United States District Court, C.D. California
ORDER DENYING DEFENDANTS VALENSI ROSE & MICHAEL MORRIS'S MOTION TO STAY DISTRICT COURT PROCEEDINGS 
STEPHEN V. WILSON, District Judge.
Plaintiff Global Live Events ("GLE") is a United Kingdom limited partnership in liquidation. In 2011, GLE retained defendant Valensi Rose, a Los Angeles law firm, to represent GLE in connection with the production of a Michael Jackson tribute concert in Britain. A retainer agreement was signed on March 1, 2011. Subsequently, GLE entered into a contract with defendant Ja-Tail Enterprises to produce the concert in Cardiff, Wales. (Ja-Tail Enterprises was founded by Michael Jackson's sister La Toya Jackson and defendant Jeffre Phillips.) The concert went forward on October 8, 2011, but shortly thereafter, GLE entered a form of bankruptcy protection under British law.
GLE filed this action on November 7, 2013 against Valensi Rose and its partner Michael Morris, and Ja-Tail and its officer Phillips, alleging breach of fiduciary duty, constructive fraud, money had and received, and fraudulent transfer. Jurisdiction is based on diversity. GLE alleges that Valensi Rose and Morris had several undisclosed conflicts of interest and engaged in a variety of financial transactions to defraud GLE. The Complaint alleges that before entering into the Retainer Agreement, Valensi Rose created a California LLC which they called "GLE LLC" and opened a Chase Bank Account in its name. GLE further alleges that after it transferred roughly $1 million to a Client Trust Account for the purpose of financing expenses related to Valensi Rose's representation, Valensi Rose improperly transferred those funds into the Chase Account, in such a way as to defraud GLE.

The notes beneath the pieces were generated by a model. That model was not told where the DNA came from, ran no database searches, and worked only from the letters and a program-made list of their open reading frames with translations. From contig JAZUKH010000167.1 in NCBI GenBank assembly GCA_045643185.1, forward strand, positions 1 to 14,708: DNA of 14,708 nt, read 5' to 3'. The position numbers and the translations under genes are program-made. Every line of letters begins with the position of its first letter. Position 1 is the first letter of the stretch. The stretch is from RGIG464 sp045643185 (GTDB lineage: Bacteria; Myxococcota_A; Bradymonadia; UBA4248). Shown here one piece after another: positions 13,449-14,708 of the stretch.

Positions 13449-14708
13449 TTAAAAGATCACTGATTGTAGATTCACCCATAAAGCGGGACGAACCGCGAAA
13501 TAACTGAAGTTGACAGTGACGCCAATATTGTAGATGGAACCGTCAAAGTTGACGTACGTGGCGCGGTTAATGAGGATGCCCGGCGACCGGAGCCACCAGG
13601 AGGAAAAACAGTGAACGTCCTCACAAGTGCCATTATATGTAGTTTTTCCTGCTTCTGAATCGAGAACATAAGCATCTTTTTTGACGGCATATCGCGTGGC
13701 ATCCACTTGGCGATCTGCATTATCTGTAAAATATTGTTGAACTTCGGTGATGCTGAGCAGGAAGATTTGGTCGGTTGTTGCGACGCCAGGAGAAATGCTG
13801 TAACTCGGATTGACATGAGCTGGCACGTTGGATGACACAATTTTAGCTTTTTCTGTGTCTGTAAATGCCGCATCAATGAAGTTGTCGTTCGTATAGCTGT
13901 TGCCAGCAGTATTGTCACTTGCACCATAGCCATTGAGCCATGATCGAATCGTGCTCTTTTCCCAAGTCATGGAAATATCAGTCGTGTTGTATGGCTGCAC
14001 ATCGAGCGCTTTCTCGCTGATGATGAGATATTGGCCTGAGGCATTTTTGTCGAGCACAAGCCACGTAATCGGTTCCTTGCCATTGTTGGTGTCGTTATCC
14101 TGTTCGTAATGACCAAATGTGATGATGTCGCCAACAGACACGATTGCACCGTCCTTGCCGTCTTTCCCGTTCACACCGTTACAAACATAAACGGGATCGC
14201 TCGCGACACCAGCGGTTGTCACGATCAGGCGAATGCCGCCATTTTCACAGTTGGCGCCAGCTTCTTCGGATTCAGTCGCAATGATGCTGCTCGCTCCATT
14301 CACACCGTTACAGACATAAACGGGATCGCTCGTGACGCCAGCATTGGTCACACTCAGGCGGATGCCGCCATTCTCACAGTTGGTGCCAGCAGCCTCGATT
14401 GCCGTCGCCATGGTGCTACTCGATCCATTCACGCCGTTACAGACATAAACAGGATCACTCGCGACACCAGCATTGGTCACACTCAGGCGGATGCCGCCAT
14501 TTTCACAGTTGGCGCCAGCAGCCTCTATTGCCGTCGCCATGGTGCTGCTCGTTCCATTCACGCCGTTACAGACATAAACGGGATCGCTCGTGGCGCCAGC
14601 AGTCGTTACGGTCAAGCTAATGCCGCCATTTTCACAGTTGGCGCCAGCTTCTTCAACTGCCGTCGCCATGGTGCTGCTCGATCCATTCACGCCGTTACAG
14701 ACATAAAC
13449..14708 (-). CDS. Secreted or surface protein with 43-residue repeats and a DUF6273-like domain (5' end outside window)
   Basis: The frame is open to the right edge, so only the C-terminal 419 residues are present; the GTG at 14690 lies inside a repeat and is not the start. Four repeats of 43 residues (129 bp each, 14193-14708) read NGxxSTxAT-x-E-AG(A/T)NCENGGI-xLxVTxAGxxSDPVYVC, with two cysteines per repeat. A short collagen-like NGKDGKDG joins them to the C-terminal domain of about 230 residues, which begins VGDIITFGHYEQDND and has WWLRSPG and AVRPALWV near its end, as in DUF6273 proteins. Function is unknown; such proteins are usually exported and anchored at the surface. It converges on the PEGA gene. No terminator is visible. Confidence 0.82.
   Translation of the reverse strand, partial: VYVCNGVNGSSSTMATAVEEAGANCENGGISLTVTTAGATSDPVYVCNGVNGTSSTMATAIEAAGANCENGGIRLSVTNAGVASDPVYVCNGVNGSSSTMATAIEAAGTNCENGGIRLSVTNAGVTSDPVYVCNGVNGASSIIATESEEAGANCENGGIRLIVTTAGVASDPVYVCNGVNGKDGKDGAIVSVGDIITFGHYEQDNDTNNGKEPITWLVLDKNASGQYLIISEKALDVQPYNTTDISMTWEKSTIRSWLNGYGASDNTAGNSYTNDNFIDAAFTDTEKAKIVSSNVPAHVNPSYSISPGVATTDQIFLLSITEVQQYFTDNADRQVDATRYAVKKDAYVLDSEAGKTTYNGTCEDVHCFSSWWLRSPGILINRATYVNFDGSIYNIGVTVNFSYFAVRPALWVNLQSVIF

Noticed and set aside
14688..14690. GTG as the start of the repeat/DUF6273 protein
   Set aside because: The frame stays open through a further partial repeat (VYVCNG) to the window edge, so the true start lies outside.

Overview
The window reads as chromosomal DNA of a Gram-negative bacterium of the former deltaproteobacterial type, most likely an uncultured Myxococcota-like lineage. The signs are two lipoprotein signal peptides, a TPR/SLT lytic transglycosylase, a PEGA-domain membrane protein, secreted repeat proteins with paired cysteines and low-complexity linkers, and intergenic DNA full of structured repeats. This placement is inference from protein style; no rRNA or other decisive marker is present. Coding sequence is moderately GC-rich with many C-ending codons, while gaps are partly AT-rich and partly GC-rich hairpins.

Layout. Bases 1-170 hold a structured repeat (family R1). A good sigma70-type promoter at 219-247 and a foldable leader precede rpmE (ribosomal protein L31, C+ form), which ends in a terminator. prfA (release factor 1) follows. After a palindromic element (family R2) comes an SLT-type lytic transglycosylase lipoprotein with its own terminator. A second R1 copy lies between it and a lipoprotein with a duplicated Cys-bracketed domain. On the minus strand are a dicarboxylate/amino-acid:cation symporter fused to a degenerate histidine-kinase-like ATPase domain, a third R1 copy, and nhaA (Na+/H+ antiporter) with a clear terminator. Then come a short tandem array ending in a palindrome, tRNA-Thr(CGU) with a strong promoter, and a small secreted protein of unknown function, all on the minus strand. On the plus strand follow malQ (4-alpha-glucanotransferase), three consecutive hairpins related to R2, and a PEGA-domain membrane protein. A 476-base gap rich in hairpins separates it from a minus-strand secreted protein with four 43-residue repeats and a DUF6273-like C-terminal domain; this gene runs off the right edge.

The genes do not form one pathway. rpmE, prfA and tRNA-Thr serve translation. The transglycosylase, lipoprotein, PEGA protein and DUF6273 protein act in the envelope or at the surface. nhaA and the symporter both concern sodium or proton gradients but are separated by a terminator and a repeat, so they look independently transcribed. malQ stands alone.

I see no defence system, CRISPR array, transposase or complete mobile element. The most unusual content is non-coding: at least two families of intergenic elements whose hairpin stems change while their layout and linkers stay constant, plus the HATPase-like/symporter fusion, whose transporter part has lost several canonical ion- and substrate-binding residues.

In its order of March 20, 2014 ("Arbitration Order") the Court granted in part and denied in part a motion by defendants Valensi Rose and Morris (hereinafter simply "Valensi Rose") to compel arbitration of GLE's claims against them. The retainer agreement contains an arbitration clause applicable to "[a]ny controversy or claim by or against the Firm arising under this letter agreement, or the claimed breach thereof, including but not limited to any claim for malpractice or breach of fidiciary duty." (Arbitration Order at 2.) The Court held that the reference to claims "arising under" the retainer agreement applied to GLE's claim for breach of fiduciary duty, but not to GLE's claims for fraud, money had and received, and fraudulent transfer. ( Id. at 5.) The Court accordingly ordered GLE to submit Claim 1 of its complaint to the Judicial Arbitration and Mediation Services ("JAMS") and stayed judicial proceedings on that claim. The Court scheduled a jury trial for the remaining claims in the complaint for July 15, 2014, and directed that any requests to stay the trial be filed by April 7, 2014. Defendant Valensi Rose then filed the instant motion seeking a stay of further judicial proceedings on Claims 3-5 of the complaint (insofar as they are brought against Valensi Rose) pending the outcome of the arbitration on Claim 1. Defendants Ja-Tail and Phillips did not file any request to stay the trial of the claims against them, nor did they appear in court at the hearing on the motion on May 5, 2014.